A printmaking method distinct from woodcut in that the line is incised into the woodblock, rather than the background being cut away to leave a line in relief
Wood engraving is usually done on the end grain of a block of boxwood, which is very hard, and so extremely fine detail is possible. It became widely used in the nineteenth century as a method of reproducing pictures in books, newspapers and journals before the invention of photo-mechanical methods of reproduction, but was also occasionally used by artists, such as Edward Calvert, as an original printmaking medium.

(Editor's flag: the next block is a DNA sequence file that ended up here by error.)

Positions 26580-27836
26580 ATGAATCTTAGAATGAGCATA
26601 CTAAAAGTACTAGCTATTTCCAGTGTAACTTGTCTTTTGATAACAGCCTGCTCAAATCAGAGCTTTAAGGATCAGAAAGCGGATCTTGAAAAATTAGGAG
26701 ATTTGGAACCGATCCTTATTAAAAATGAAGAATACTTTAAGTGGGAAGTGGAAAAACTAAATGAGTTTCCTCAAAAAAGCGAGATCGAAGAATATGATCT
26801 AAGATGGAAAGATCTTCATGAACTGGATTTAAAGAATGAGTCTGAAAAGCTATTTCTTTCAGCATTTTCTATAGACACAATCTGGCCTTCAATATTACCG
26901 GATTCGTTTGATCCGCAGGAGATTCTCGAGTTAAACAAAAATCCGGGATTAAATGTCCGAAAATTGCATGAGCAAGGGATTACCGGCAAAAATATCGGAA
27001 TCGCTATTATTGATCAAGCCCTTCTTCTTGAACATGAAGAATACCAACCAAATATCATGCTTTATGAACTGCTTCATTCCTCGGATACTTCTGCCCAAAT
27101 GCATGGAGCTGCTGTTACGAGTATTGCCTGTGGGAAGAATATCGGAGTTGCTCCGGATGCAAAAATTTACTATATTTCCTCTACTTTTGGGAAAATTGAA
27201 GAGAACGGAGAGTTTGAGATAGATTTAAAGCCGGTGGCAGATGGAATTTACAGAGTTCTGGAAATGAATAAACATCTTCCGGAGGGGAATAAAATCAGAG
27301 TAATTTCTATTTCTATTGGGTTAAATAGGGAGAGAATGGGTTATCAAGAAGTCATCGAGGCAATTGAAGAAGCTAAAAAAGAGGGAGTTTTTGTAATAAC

Wood engraving is an intaglio technique. Intaglio refers to any printmaking method where the image is produced by incising into the printing plate and where it is the incised line or area that holds the ink to create the image.
- See also woodcut